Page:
Spawn­ing spec­ta­cle

Port Douglas & Mossman Gazette - - FRONT PAGE - Rod Kil­ner

GI­ANT Ja­panese broad­caster NHK is send­ing a seven-strong tele­vi­sion crew to un­cover the won­ders of the Great Bar­rier Reef, and es­pe­cially the an­nual spec­ta­cle of coral spawn­ing.

NHK is Ja­pan’s only pub­lic broad­caster, and is one of the largest in the world.

Eye to Eye Ma­rine En­coun­ters’ John Rum­ney will be tak­ing the crew out on his boat the Un­der­wa­ter Ex­plorer for more than a month to film a doc­u­men­tary on the spawn­ing and night life on the reef.

‘‘We’ll be at sea for around 40 days to cap­ture the amaz­ing im­ages, and to dis­cover the crea­tures of the night as they’ve never been cap­tured be­fore,’’ Mr Rum­ney said.

The Great Bar­rier Ma­rine Reef Au­thor­ity ex­plains the coral spawn­ing in­volves colonies and species of coral polyps si­mul­ta­ne­ously re­leas­ing tiny egg and sperm bun­dles from their gut cav­ity into the wa­ter.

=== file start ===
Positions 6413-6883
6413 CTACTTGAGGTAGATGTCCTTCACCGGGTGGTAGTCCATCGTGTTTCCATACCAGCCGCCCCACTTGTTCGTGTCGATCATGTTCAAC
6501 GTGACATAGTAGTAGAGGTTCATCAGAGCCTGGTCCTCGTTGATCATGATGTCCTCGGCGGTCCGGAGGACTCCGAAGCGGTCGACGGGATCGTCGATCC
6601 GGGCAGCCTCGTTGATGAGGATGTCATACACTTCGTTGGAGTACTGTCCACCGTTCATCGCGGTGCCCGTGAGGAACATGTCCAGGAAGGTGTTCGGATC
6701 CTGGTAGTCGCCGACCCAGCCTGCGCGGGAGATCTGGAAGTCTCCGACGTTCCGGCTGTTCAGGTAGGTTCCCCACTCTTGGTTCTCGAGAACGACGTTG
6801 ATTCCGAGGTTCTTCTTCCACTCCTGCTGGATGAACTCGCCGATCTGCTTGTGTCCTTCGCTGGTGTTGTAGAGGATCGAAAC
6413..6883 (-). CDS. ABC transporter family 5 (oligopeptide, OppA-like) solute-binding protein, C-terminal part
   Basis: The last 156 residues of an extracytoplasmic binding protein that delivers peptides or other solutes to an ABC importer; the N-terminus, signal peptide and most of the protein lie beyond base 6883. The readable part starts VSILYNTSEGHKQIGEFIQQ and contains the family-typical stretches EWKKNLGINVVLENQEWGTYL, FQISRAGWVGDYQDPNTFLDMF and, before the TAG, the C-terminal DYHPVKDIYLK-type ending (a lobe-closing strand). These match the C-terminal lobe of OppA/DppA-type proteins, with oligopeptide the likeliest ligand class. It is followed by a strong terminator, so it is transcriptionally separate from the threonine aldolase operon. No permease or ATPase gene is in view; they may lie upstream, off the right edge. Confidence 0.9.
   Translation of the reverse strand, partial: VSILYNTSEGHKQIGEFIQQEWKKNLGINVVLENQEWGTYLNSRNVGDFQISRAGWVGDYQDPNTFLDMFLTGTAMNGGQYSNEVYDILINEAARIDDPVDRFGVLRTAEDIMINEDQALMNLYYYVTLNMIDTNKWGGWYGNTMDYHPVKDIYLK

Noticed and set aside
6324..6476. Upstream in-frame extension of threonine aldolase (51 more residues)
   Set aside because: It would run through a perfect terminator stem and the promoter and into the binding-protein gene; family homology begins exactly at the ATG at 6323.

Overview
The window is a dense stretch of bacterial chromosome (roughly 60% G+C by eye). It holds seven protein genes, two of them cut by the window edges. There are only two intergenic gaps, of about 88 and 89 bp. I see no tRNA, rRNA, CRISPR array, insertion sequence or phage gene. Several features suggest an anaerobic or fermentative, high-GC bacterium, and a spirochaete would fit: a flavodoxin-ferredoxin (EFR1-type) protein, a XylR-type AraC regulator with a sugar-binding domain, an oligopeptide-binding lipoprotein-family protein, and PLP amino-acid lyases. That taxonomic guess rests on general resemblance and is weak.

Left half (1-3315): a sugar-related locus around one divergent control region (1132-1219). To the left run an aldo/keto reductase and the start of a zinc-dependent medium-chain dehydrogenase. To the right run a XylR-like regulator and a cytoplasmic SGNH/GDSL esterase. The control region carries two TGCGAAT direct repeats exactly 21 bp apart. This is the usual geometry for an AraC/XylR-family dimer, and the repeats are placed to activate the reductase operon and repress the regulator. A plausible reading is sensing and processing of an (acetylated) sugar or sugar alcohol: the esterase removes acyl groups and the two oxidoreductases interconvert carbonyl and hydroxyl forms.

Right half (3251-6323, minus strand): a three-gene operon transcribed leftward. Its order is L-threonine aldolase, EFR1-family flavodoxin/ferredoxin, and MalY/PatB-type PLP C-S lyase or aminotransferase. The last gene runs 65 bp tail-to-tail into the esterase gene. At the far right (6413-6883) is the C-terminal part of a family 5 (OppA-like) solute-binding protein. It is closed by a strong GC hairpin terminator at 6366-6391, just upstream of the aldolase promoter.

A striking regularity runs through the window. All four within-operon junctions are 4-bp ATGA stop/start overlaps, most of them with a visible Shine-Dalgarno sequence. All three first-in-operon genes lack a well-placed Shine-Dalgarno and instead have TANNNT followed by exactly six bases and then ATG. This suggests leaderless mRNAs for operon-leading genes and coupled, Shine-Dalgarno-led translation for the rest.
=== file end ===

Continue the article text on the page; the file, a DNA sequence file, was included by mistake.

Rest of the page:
By ex­pelling the eggs and sperm at the same time, the coral in­creases the like­li­hood that fer­til­i­sa­tion will take place.

Best es­ti­mates sug­gest this year’s spawn­ing will take place be­tween Novem­ber 22 and 24.

A num­ber of fac­tors will de­ter­mine when what is var­i­ously de­scribed as ‘‘sex on the reef’’ or ‘‘the reef orgy’’ will hap­pen, usu­ally sev­eral days af­ter the full moon, when the wa­ter tem­per­a­ture is above 26 de­grees.

Quick­sil­ver biosearch man­ager Rus­sell Hore said ev­ery­thing is align­ing per­fectly for this year’s spawn­ing.

‘‘The tides are cor­rect, mean­ing there will be very lit­tle wa­ter flow and a mild win­ter means the per­fect con­di­tions for the de­vel­op­ment of the egg and sperm bun­dles,’’ Mr Hore said. ‘‘Some­times it can be a bit hit and miss to find, and it’s best to look for a nice patch with a wide va­ri­ety of coral, and a stong pres­ence of the staghorn coral.

‘‘Look for pinky, orange bun­dles on the coral.’’

The spawn­ing will oc­cur an hour or so af­ter sun­set, around 8pm to 8.30pm.

He also rec­om­mended look­ing out for other sea crea­tures such as sea cu­cum­bers, feather stars and gi­ant claims dur­ing the spawn­ing.

To wit­ness this nat­u­ral phe­nom­e­non con­tact lo­cal reef tour op­er­a­tors.


SPAWN­ING: Coral ‘sex on the reef’

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